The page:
Event Correlation with opEvents

By Paul McClendon - Support Engineer

As a support engineer with Opmantek, I work with many organizations that monitor thousands of devices across their networks. In complex network environments, thousands or even millions of events are generated in a short period. These events range from critical to informational, identifying and understanding the two is key to keeping a network running efficiently.

Looking through event logs is tedious, and with many events, it’s easy to miss the critical ones. Engineers have told me they stopped looking at event notifications because there were so many happening, they became nonchalant about them. Opmantek’s event management solution, opEvents not only reduces event spam but, can also be used for effective time and event management.

A team of engineers at a large organization were being bombarded by events from hundreds of machines during their regularly scheduled Windows update period. This team ignored event notifications during this time since they occurred so frequently. However, at the same time, they had multiple notices that a group of servers along with their services had gone down. The event logs were indicating that this was happening, the IT staff were notified but, since it occurred during a typical busy event period, they were ignored. As a result, these servers stayed down until someone finally noticed the event hours later. This downtime resulted in lost revenue for the company and some very unhappy managers. 

It was discovered that this problem occurred due to a router that stopped working. The team looked for a solution and came upon Opmantek’s opEvents. With opEvents, your organization gains the ability to sort and correlate multiple events from various sources into a single event. This reduces event spam and clutter to help your team quickly identify which events are important and which are not. opEvents will intelligently analyze, sort, and correlate multiple events across various sources into a single event, reducing noise before any alert is created. This team of engineers can now quickly identify not only when a router is entirely dead but, also see if any router is underperforming preventing any future downtime, making the team more proactive.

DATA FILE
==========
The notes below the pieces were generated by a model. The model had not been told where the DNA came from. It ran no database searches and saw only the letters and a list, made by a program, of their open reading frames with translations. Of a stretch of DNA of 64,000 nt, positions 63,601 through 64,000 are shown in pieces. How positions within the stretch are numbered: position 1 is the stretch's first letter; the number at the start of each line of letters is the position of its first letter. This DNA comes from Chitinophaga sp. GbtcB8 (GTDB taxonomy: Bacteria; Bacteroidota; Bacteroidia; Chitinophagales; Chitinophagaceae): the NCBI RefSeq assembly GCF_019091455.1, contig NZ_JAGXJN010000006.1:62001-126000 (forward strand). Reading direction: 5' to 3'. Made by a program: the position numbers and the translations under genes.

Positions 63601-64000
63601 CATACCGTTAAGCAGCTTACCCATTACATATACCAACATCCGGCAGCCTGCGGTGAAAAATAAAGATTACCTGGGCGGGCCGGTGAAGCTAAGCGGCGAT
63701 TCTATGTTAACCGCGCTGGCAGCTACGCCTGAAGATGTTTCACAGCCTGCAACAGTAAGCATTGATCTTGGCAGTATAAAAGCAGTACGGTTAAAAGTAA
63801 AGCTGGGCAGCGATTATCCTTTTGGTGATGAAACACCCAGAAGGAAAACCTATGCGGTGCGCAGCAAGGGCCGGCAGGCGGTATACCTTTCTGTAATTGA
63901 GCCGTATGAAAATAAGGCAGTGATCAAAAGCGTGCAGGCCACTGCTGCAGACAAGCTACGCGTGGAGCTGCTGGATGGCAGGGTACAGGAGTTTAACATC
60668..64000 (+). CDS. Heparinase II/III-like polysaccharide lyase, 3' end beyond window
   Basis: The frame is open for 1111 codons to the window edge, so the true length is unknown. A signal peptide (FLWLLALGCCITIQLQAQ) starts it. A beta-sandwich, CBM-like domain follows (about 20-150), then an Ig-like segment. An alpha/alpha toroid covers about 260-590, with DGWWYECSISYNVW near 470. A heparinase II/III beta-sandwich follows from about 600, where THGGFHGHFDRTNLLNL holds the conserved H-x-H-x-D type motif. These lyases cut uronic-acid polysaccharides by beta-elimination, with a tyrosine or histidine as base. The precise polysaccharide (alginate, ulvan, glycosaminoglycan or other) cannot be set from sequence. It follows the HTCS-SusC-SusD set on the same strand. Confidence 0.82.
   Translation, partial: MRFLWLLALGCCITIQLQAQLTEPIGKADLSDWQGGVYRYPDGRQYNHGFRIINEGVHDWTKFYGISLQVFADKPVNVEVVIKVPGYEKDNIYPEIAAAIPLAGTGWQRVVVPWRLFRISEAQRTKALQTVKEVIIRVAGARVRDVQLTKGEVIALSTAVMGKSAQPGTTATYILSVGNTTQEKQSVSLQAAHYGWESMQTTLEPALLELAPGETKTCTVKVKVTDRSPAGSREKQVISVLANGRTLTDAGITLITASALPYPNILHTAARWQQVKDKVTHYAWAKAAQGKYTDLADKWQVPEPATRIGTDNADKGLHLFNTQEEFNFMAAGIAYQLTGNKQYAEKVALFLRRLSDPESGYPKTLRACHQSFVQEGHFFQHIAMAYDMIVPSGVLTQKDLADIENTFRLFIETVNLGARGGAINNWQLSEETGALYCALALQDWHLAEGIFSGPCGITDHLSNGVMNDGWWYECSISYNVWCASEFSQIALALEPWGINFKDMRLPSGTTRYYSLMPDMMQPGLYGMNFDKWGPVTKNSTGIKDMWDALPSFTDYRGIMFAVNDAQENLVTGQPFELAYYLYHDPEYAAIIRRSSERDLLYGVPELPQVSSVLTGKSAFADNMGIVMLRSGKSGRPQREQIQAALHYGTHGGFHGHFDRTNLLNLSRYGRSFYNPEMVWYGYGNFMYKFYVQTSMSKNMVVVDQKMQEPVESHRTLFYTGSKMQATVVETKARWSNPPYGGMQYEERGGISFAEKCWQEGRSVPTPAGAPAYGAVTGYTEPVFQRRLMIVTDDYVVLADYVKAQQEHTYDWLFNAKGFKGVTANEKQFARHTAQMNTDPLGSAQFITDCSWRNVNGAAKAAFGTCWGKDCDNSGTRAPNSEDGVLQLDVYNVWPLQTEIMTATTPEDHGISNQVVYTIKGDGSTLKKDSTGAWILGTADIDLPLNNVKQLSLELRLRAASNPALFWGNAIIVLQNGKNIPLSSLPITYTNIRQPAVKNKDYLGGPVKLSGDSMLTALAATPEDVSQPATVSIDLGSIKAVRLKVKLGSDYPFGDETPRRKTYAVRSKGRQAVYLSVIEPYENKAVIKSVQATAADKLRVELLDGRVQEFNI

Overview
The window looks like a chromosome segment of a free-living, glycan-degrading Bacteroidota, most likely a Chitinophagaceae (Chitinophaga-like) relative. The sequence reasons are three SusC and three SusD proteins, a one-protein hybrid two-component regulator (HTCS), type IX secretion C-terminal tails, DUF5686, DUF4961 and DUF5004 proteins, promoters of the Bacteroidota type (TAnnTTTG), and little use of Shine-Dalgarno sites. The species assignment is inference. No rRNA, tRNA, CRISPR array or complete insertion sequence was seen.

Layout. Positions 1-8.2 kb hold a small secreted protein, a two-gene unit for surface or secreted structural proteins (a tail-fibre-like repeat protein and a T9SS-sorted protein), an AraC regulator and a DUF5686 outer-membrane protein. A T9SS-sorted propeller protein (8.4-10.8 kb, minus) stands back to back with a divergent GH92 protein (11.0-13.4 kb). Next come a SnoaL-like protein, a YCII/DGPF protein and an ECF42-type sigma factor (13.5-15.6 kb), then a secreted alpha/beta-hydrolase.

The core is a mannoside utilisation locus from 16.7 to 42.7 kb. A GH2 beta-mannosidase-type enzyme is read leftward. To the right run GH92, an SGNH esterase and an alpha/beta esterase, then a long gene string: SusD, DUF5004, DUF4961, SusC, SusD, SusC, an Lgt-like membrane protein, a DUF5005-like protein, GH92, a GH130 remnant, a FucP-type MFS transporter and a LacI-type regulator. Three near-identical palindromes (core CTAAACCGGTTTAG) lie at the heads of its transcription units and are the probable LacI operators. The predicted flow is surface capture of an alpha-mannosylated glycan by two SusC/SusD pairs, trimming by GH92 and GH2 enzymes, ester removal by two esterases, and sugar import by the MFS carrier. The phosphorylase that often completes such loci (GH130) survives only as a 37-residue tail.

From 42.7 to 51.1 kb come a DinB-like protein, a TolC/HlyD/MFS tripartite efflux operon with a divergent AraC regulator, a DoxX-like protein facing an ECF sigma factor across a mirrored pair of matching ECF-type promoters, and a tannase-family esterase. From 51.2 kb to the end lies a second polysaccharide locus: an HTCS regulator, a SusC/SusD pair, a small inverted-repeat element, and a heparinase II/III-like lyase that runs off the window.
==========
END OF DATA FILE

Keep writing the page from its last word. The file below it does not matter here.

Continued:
The team of engineers in the example above discussed how opEvents could be used to prevent a situation like this from occurring again. They came up with an event correlation rule to notify them in similar cases. 

To create this type of correlation rule, start by navigating to the conf directory of your opEvents install and creating an entry in EventRules.nmis.

A simple event correlation rule consists of:

  • An event name, specifying the name of your newly created event.
  • A list of event names that are the events desired for correlation
  • A minimum count of events that have to be detected to trigger the rule
  • An optional list of groupby clauses. These define whether the count is interpreted globally for all named events, or separately within smaller groups.
  • An optional enrich clause. This adjusts the content of the newly created event.
  • Last a window parameter, which defines the time window to examine for the event.

An example event correlation rule is shown below:

‘3’=> {
name => ‘Customer Outage’,
events => [“Node Down”,”SNMP Down”],
window => ’60’,
count=> 5,
groupby=>[‘node.customer’], # count separately for every observed value of customer
enrich=>{priority => 3, answer => 42}, # any such items gets inserted in the new event

The example shows an event correlation event rule indicating that when the events “Node Down” and “SNMP Down” are triggered within a 60-second window, separate them into per-customer groups; if it counts 5 or more events in a group, then create a new event called Customer Outage. This is only one example of a custom event correlation rule. There are many more examples, use cases, and features that are discussed more on our opEvents Wiki page.

Using this Event Management tool will reduce event spam allowing your team to notice critical events that need action quickly. Important events will be harder to overlook during event storms. Redundant events can be reduced by automating event handling. Save time, reduce operational costs, gain network insight, and keep your network performing smoothly. Expand your toolkit with these features and more in opEvents and take control of your network.

For more information on Opmantek’s Event Management Tools, other Opmantek solutions, or to schedule a demonstration, please visit our website at www.opmantek.com. You can also email us at contact@opmantek.com.